Having the parental units in-house is a marvelous experience that makes me yearn for those days of yore when multiple generations shared a dwelling as a matter of course. Back then I’m sure that everyone got on everyone else’s nerves and someone was always pounding on the
bathroom outhouse door screaming that they needed to get in, HURRY UP, but from here I can paint a picture of total domestic bliss worth coveting.
(Not that I’ve ever been known to distort the facts to suit my fancy. Nuh uh.)
And now everything will go back to normal—back to school, back to work, back to meals being an unremarkable affair around our little kitchen table instead of a giant feast at the dining room table while we all remark on HOW BEAUTIFUL the room is, ESPECIALLY THE PLASTER, and then everyone has another serving of Endless Food and then (naturally) there is dessert, afterwards.
No more waking up to hear “Grandpa! Come play with me!” or “Grandma! Come see what I did!” No more beautiful concertos wafting down the stairs as my stepmom proved that the new piano is, indeed, capable of playing something other than Hot Cross Buns. No more turning to the kids and saying, “Wow, isn’t that SO PRETTY? Don’t you wish you could play like that?” And they nod and agree and twenty minutes later when the piano is free and I suggest one of them goes and practices, suddenly everyone is too busy or doesn’t feel like it.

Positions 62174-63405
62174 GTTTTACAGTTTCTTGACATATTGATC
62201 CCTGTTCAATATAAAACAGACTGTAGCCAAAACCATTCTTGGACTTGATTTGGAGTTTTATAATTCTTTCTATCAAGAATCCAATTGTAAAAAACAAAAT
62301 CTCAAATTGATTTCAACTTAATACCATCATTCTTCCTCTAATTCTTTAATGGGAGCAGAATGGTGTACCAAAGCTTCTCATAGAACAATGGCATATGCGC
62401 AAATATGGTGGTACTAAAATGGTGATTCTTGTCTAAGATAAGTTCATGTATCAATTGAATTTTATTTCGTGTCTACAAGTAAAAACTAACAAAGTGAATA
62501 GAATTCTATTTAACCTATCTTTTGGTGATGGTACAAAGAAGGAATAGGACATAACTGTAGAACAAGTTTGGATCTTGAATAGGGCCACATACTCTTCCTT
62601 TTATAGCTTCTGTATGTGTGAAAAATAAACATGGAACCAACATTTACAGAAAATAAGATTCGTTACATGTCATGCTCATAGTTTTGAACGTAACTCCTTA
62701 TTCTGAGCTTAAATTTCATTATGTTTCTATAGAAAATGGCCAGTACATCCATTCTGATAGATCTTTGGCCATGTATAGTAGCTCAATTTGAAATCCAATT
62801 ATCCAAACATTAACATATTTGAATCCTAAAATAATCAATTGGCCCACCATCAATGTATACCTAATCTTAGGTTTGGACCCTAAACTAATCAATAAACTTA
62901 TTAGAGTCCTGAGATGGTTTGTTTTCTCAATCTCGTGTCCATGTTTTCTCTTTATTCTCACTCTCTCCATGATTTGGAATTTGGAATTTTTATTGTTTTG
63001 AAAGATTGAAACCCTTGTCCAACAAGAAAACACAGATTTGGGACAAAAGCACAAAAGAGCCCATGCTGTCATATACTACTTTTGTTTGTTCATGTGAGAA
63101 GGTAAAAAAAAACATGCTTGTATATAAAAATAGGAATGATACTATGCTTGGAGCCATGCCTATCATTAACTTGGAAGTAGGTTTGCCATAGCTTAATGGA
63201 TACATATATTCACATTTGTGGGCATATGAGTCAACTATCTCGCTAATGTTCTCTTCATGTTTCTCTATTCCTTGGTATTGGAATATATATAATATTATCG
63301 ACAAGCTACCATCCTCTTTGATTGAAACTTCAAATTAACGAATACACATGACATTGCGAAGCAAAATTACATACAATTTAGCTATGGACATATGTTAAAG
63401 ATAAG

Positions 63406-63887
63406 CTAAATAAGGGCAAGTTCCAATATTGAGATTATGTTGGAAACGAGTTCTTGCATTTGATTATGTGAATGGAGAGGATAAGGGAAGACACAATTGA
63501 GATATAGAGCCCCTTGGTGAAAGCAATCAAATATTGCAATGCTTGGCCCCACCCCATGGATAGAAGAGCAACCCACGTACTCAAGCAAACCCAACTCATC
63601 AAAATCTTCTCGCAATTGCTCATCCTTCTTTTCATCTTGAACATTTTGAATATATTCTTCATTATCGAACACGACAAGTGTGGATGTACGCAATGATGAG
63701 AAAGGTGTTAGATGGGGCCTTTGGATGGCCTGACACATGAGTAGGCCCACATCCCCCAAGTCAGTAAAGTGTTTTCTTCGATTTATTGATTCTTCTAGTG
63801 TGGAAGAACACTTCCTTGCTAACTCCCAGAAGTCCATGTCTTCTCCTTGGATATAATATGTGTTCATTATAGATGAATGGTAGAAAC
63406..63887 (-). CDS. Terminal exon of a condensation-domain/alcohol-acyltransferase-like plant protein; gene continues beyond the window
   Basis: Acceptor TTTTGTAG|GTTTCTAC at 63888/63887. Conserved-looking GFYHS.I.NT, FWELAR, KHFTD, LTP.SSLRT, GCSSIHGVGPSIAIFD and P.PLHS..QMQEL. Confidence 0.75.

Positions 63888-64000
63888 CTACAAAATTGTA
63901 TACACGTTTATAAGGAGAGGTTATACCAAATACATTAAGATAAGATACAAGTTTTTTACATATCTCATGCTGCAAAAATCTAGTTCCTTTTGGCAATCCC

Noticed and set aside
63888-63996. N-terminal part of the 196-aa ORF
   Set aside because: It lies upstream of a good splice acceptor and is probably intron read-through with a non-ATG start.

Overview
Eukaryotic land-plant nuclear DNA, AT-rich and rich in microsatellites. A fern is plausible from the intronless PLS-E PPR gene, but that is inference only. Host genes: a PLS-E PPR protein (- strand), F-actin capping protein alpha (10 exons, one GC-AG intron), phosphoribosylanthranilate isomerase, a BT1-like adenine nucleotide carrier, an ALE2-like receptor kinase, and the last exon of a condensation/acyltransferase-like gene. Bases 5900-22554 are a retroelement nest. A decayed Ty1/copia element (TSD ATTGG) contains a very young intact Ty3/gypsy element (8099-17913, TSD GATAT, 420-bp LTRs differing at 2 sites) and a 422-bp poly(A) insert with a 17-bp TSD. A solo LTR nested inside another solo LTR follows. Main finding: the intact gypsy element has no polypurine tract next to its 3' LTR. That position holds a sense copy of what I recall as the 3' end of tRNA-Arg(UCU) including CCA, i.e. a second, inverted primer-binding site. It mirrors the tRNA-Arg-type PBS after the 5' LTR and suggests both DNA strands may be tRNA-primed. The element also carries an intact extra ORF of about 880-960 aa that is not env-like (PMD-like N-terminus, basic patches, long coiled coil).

No more sneaking off with Monkey to create Miis for the grandparents so they’d be ready to compete in bowling on the Wii, with Monkey solemnly informing me that Grandpa’s Mii isn’t right, because there’s no option to show the hair on his ears. (Sorry, Dad!) No more taking turns on the Fitness Test, and then trying to explain to the kids why Grandpa actually beat me, because my score was lower than his, true, but he’s a lot older than me and score was more younger than him than mine is of me. (That was a very “Who’s on First?” discussion. I finally gave up.)
No more letting the kids have cake for breakfast, because sometimes you need to have cake for breakfast, sure, but then you have to get back to real life where your terribly mean mother insists on cereal and fruit and toast, instead.
No more watching my husband and my father pace off the driveway, the playroom upstairs, the space off the deck, and the garage, while they plot in ever-more-intricate ways how we will manage to create the Man Space Otto so
needs craves here at the house. I’m pretty sure that if Otto had had his way, my father would’ve drawn up complete blueprints for The Grand Plan before he left. And possibly broken ground and poured the footings, too.
No more post-kid-bedtime lounging around the television, having the good ice cream we’ve hidden from the kids, and having my ass handed to me in Scrabble. Well, I guess I can still do two out of three of those just with Otto. (Oh, I think I’m gonna be in trouble for that one.)
It went by too quickly (it always does). The children are going to be disappointed to realize they’re stuck with just us, again. We’ll be back to the gruel, regular beatings, and long hours locked in the closet. Or so they would have you believe.
It was a wonderful visit, and I hope they’ll come back again soon. Although, preferably after I’ve lost the five pounds I gained this week. And after the children have forgotten how awful it is to have to follow rules sometimes.